Many aspects of general health can be improved, and certain cancers avoided, if you adopt a healthier lifestyle
:: Eat a variety of vegetables and fruits every day: eat at least five portions daily. Limit your intake of foods containing fats from animal sources
Diet and nutritional factors commenced to be the focus of serious attention in the aetiology of cancer from the 1940s onwards. Initially dealing with the effect of feeding specific diets to animals receiving chemical carcinogens, research turned to the potential of associations with human cancer risk. Initially this was conducted through international comparisons of estimated national per capita food intake data with cancer mortality rates. It was consistently found that there were very strong correlations in these data, particularly with dietary fat intake and breast cancer. As dietary assessment methods became better, and certain methodological difficulties were identified and overcome, the science of Nutritional Epidemiology emerged.
Doll and Peto estimated that somewhere between 10% and 70% of all cancer deaths were associated with dietary and nutritional practices, with the best estimate around 30%. In 1983, the United States Academy of Science concluded that after tobacco smoking, diet and nutrition was the single most important cause of cancer. Since then, the epidemiological search has been to improve knowledge of the exact relationships between food and nutrition and cancer risk and to identify associations with particular components of diet and determine the best intervention strategy.
Initially much attention focused on intake of fat in the diet, particularly from animal sources. Although the results from ecological studies and data from animal experiments were very strong regarding this association, findings from retrospective and prospective epidemiological studies have been null particularly regarding the association with the breast cancer and colorectal cancer.
A number of epidemiological studies indicate a protective effect of higher intakes of vegetables and fruit on the risk of a wide variety of cancers, in particular oesophagus, stomach, colon, rectum and pancreas. A higher consumption of vegetables and fruits has been associated with a reduced risk of cancer at various sites in several studies from Europe, mostly using a case-control design. The relation is however less consistent in data of several cohort studies from North America. If any, the association was apparently most marked for epithelial cancers, in particular those of the alimentary and respiratory tract, although such an association is weak to non-existent for hormone-related cancers.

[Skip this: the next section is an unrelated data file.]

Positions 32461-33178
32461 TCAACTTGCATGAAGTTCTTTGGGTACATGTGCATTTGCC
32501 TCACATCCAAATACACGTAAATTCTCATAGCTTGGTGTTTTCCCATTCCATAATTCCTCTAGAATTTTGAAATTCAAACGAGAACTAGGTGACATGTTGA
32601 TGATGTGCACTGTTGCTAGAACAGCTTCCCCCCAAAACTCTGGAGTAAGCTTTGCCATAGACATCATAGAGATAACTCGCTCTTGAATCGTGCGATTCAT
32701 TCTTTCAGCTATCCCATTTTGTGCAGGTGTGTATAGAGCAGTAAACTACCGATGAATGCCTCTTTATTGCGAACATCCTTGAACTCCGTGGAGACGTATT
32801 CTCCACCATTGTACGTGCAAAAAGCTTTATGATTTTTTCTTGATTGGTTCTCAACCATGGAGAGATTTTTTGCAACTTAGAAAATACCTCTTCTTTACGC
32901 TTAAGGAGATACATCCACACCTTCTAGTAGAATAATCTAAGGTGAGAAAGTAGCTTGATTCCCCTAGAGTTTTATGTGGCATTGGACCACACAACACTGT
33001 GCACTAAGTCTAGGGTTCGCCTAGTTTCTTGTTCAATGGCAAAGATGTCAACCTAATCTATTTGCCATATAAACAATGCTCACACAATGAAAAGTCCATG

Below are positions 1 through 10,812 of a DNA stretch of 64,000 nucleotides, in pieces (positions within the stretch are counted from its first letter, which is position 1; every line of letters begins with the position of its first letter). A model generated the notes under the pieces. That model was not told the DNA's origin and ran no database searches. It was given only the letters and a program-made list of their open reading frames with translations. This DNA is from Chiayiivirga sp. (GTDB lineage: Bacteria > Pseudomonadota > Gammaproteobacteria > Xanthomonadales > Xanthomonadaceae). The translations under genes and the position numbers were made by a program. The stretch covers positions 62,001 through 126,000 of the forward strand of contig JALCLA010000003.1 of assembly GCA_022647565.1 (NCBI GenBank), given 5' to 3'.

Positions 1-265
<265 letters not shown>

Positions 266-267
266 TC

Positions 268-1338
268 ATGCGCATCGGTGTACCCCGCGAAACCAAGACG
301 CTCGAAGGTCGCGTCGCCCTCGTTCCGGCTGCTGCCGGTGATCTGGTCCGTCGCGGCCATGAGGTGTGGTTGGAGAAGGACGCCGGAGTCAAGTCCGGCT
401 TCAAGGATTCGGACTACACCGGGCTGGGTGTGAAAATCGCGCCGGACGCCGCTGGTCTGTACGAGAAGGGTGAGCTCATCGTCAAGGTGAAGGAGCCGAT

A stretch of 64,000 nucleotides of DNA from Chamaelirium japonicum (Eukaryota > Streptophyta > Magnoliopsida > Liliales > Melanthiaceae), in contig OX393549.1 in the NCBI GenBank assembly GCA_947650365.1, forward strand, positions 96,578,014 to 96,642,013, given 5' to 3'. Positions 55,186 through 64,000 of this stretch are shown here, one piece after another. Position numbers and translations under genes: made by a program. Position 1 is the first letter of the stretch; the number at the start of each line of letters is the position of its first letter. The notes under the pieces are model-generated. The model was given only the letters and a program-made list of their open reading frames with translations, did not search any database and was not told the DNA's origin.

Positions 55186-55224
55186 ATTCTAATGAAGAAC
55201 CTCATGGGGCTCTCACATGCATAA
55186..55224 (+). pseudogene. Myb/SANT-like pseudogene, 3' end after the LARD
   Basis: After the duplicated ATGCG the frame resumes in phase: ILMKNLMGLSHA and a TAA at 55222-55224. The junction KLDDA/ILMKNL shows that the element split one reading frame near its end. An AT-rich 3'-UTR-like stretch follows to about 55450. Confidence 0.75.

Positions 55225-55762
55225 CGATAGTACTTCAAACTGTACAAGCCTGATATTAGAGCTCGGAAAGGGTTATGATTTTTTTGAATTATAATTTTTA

Cereals with high fiber content and whole-grain cereals have been associated to lower risk of colorectal cancer and other digestive tract in a few European studies. However, recent large cohort and intervention studies are not supporting this association.
Lower rates of many forms of cancer reported in southern European regions, like in Southern Europe, have been attributed to a diet lower in fats from animal sources, and meats, and higher in fish, olive oil, vegetables and fruits, grains, and moderate alcohol consumption. While a link has been suggested, this has not yet been proved convincingly.
The association with reduced risk of cancer exists for a wide variety of vegetables and fruits. There also exists increasing evidence that consumption of higher levels is also beneficial for other chronic diseases. Vegetables and fruits contain a large number of potentially anticarcinogenic agents, with complementary and overlapping mechanisms of action. However, the exact molecule(s) in vegetables and fruits which confers this protection is unknown and the exact mechanism of action is unknown. Insight into the mechanisms of action is only incomplete, but this is not required for public health recommendations. It is in any case not possible to recommend dietary supplementation with vitamins and minerals to reduce cancer risk based on the evidence currently available.
Nonetheless, it is difficult to be precise about the advisable quantity of fruits and vegetables and it is difficult to imagine the successful implementation of a randomised trial of increased consumption of fruits and vegetables. The best available evidence comes from observational studies and the search continues for the molecule(s) in fruits and vegetables responsible for the apparent protection.
Fruits and vegetables should be taken with each meal whenever possible, and systematically replace snacks in between meals. In line with World Health Organisation (WHO) and United States recommendations, ‘Five-a-day’ (minimum 400 gr/day, i.e. 2 pieces of fruit and 200 gr of vegetables) is advocated in this campaign, which could lead to a reduction in cancer risk. Particular attention regarding changing nutritional practices needs to be paid to the countries of central and Eastern Europe, where rapid changes in dietary patterns have been shown to have had a rapid, and positive influence, on death rates from chronic disease.